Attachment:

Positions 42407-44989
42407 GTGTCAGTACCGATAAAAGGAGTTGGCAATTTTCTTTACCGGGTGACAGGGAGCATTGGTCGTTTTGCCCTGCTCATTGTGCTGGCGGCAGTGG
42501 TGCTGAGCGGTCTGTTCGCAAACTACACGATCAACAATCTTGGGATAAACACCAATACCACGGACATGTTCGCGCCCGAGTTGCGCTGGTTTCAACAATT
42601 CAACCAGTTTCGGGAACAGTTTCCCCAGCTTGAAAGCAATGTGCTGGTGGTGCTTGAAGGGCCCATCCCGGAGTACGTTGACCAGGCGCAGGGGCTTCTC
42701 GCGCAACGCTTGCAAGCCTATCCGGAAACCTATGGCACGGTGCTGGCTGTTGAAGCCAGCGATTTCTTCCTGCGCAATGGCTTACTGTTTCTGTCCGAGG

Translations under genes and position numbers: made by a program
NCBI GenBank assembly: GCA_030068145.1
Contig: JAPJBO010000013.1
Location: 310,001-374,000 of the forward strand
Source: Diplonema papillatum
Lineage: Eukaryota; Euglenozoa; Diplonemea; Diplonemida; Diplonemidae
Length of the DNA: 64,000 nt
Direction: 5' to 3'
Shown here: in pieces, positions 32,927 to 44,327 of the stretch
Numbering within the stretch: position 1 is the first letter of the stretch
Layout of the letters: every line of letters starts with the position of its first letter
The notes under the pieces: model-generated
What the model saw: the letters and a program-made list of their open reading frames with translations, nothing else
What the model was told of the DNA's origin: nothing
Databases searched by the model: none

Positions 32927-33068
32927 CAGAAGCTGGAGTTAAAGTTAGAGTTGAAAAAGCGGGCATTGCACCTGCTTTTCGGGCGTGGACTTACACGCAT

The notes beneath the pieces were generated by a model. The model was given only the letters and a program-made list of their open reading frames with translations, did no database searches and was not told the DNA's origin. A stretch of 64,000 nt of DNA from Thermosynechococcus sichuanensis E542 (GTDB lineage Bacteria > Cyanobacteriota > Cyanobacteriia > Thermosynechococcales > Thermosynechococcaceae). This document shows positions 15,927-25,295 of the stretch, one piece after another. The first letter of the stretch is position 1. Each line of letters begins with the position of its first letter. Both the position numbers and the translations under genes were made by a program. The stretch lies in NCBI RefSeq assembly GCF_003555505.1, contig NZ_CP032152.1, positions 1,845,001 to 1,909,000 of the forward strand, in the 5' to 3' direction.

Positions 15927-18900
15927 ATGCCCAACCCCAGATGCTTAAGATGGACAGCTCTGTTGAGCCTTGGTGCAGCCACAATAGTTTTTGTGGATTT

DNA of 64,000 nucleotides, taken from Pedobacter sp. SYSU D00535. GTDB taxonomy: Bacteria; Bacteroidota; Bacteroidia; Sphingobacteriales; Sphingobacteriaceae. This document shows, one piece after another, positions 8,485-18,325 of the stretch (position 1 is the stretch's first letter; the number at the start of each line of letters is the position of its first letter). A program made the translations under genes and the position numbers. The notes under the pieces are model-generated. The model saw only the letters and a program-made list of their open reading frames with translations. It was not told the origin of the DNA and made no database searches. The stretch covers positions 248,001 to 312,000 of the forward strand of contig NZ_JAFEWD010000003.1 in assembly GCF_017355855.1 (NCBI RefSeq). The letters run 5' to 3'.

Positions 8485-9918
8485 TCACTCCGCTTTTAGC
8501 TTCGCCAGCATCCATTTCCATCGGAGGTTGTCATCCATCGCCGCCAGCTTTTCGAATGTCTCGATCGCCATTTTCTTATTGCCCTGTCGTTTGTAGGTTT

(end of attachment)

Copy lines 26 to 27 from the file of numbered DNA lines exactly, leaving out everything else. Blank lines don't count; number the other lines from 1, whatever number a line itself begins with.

DNA of 64,000 nucleotides, taken from Pedobacter sp. SYSU D00535. GTDB taxonomy: Bacteria; Bacteroidota; Bacteroidia; Sphingobacteriales; Sphingobacteriaceae. This document shows, one piece after another, positions 8,485-18,325 of the stretch (position 1 is the stretch's first letter; the number at the start of each line of letters is the position of its first letter). A program made the translations under genes and the position numbers. The notes under the pieces are model-generated. The model saw only the letters and a program-made list of their open reading frames with translations. It was not told the origin of the DNA and made no database searches. The stretch covers positions 248,001 to 312,000 of the forward strand of contig NZ_JAFEWD010000003.1 in assembly GCF_017355855.1 (NCBI RefSeq). The letters run 5' to 3'.

Positions 8485-9918